The destructive health consequences of smoking cigarettes are widespread. While some are outwardly visible (such as yellow teeth and nails or a "smoker's cough"), many of the negative effects of smoking are internal and may buildup slowly overtime.

Here are just a few examples of how smoking can affect each system of your body.

Brain, Head, and Neck

Tobacco use can cause many physical health conditions, but it can also affect your mental health. Depression, anxiety, and other mental health conditions are common in people who use substances, including tobacco.

According to the CDC, smokers are more likely to experience depression than non-smokers.

One of the more obvious consequences of smoking that is related to both physical and mental health is the altered brain chemistry that occurs when someone uses tobacco. When someone is addicted to smoking and tries to quit, they will likely experience nicotine withdrawal.

Smoking can also change the brain on a physical level. For example, the thickening and narrowing of blood vessels that result from smoking increases a person's risk of having a stroke.

Eyes and Nose

Whether you're smoking yourself or just standing downwind of someone who is, a waft of cigarette smoke can easily irritate the eyes, causing stinging and watering.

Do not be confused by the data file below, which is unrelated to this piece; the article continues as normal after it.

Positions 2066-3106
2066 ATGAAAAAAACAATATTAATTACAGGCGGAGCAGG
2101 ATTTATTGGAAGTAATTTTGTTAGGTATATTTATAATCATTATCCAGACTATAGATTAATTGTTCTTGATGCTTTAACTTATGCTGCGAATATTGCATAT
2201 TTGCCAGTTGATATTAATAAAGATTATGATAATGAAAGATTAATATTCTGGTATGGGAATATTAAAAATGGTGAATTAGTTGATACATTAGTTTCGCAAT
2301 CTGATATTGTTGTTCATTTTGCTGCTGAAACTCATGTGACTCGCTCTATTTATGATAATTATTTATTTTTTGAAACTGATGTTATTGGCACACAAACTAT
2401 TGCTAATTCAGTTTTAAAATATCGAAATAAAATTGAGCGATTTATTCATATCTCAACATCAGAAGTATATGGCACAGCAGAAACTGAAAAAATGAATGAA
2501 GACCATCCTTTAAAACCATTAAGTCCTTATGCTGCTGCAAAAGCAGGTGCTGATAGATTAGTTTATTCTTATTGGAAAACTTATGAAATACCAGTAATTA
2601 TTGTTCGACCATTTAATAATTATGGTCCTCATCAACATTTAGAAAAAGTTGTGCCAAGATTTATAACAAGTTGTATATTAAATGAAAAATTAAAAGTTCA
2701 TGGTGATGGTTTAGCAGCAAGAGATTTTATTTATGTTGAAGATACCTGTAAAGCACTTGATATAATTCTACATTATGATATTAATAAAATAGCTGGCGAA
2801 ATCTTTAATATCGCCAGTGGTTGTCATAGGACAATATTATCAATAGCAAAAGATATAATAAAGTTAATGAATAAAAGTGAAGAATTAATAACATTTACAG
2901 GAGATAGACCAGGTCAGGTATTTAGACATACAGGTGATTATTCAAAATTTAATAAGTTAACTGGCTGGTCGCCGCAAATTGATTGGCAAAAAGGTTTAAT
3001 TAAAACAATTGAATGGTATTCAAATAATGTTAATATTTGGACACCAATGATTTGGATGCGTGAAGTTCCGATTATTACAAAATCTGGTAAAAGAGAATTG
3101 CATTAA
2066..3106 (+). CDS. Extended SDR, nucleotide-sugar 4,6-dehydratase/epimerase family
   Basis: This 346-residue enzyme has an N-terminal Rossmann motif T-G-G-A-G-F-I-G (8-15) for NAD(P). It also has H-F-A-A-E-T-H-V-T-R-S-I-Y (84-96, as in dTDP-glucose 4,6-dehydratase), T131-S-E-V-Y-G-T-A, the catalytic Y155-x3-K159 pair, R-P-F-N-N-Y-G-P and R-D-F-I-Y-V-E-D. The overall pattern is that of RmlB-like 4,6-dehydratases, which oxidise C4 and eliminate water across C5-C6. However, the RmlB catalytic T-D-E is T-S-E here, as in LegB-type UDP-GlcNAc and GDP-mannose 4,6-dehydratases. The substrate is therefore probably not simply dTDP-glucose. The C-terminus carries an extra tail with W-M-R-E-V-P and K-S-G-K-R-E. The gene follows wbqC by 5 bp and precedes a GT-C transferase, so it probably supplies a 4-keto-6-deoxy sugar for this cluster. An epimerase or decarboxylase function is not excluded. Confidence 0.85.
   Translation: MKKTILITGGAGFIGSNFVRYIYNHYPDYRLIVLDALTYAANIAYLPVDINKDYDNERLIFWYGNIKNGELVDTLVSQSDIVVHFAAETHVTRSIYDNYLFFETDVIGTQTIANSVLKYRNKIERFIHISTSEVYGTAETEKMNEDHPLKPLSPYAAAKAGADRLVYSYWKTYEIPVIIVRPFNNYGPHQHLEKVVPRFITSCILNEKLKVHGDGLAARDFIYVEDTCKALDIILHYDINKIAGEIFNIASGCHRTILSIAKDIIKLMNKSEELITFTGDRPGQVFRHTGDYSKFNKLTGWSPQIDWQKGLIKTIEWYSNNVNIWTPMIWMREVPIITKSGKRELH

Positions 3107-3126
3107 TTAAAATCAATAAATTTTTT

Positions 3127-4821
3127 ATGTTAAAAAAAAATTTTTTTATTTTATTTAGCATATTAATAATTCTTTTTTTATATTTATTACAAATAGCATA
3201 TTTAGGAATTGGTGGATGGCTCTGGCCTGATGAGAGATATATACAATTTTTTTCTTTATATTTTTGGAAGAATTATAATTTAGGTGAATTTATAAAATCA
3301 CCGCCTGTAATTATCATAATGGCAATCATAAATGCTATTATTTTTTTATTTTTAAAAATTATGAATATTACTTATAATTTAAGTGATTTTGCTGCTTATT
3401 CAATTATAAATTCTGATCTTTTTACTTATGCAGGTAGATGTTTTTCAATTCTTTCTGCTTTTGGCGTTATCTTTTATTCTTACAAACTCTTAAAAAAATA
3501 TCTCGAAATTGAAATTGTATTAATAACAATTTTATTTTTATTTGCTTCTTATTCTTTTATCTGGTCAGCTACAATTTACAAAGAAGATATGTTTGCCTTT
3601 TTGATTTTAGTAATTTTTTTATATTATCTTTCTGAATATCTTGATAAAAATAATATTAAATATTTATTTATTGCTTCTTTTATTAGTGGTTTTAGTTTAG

In the longterm, exposure to cigarette smoke can also lead to:

  • Cataracts
  • Macular degeneration
  • Reduced sense of smell

Mouth, Teeth, and Throat

Smoking cigarettes can lead to yellow-stained teeth and bad breath, but there are also other health consequences for the mouth, teeth, and throat, including:

  • Sore throat
  • Reduced sense of taste
  • Gum disease (gingivitis)
  • Plaque buildup
  • Cavities
  • Teeth that are loose or fall out
  • Graves' disease
  • Thyroid disease
  • Oral cancers (lips, mouth, throat, larynx); cancer of the esophagus

Hair, Skin, and Nails

Smoking is often associated with discolored and brittle nails, hair that smells of cigarettes, and bad breath. There are also other effects that are more than skin deep, including:

Heart and Lungs

Tobacco smoke harms, blocks, and weakens arteries of the heart (atherosclerosis) which increases a person's risk of cardiovascular disease.

Other cardiopulmonary conditions attributed to smoking include: